By Lené Alley DeRudder

Have you heard the saying if it sounds too good to be true then it probably is?  My advice to young and especially new attorneys is if it sounds too good to be true then beware.

A few weeks ago a colleague of mine who has built a successful solo practice referred a collection matter to me.  He received the potential client inquiry through his firm website which has been search engine optimized to the tenth degree.  This should be a strength but unfortunately Internet fraudsters turn it into a weakness.

I contacted the potential client, who was out-of-state, had several e-mail conversations, and engaged in a game of phone tag.  He requested my Engagement Letter Agreement, I sent it to him, and did some “Google research” on the potential client and debtor.  Both businesses appeared legitimate.  The potential client signed my Engagement Letter Agreement and agreed to my fee arrangement – there were no red flags at this point.  The first red flag showed up when shortly after my representation was retained my now client informed me that arrangements had been made with the debtor and no legal action was required.  However, the debtor would be sending prompt payments to my firm and I was to subtract my retainer from that amount.

Within a couple days I received a check for over $198,000.  It is a good thing I constantly question myself because when I received the check my first thought was “why would someone trust such a large amount of money to a young lawyer with a solo practice that they had never met?”  Self-doubt can be beneficial at times.  The check also looked suspicious.  Still, I contacted the client and he was delighted by the news – so delighted that he asked me to deposit the check into my Trust account and hang on to it until instructed further.  At this point multiple sirens were going off in my head so I made a visit to the alleged bank that issued the check.  Within seconds the bank informed me the check was fraudulent.  Ironically the next day the “client” sent me a wire transfer authorization form for a bank in China.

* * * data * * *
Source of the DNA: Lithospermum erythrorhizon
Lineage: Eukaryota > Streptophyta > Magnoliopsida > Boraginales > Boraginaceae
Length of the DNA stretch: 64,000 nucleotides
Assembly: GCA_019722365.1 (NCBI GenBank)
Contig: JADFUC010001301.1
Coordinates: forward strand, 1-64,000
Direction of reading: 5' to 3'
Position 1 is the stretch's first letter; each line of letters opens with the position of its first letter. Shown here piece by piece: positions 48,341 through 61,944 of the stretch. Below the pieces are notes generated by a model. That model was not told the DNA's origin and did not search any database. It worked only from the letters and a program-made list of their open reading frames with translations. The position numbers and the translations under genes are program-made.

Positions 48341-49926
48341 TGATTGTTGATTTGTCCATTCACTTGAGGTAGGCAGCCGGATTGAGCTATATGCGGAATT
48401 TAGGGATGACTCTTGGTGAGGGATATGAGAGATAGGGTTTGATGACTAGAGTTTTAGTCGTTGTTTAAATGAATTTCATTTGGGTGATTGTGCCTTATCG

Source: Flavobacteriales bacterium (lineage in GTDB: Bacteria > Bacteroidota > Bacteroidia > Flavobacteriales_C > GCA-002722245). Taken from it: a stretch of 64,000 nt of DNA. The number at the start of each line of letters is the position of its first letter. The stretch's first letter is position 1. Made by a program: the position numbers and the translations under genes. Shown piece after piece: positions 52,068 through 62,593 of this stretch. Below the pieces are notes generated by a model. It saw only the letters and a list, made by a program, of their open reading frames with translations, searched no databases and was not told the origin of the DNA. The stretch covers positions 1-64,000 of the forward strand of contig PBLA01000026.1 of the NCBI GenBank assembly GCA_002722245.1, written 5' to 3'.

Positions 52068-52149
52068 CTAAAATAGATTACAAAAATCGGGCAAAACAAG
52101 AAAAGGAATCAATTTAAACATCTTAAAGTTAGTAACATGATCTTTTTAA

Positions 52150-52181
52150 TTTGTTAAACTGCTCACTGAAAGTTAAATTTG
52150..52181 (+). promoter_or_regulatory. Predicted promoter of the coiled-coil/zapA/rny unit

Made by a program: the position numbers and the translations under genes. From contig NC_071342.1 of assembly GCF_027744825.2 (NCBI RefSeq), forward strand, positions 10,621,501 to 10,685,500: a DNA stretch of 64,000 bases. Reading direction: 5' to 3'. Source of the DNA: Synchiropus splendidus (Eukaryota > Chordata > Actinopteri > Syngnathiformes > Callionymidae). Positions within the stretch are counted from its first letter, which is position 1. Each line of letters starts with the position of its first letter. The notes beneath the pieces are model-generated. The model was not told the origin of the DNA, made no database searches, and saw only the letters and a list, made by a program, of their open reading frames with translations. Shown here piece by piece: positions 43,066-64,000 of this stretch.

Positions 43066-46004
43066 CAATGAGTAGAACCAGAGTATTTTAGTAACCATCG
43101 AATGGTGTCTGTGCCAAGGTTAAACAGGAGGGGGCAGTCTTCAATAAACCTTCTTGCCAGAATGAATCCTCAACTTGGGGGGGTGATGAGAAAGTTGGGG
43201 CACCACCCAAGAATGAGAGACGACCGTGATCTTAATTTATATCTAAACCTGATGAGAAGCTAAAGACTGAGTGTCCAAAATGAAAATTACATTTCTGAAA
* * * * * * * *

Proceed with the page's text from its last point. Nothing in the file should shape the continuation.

If it sounds too good to be true then beware.

It is not impossible to receive a great lead through a website inquiry but be cautious.  Lawyers are becoming targets of these type of scams more and more.  And the scams are getting better and better.  Also, stay informed.  The State Bar of Texas (SBOT) was instrumental in my cautiousness because I had read a blurb in one of their e-mail updates about such scams.  If you are the target of this type of scam, report it to the Internet Crime Complaint Center and get the word out to your colleagues.  Lastly, if it involves wiring money to a bank in China – walk away.

Editor’s note: This post originally appeared on the author’s blog,, and is republished here with her permission. If you are targeted by a scam, contact the appropriate authorities and also leave a comment on this blog post and describe the tactics the scammer used.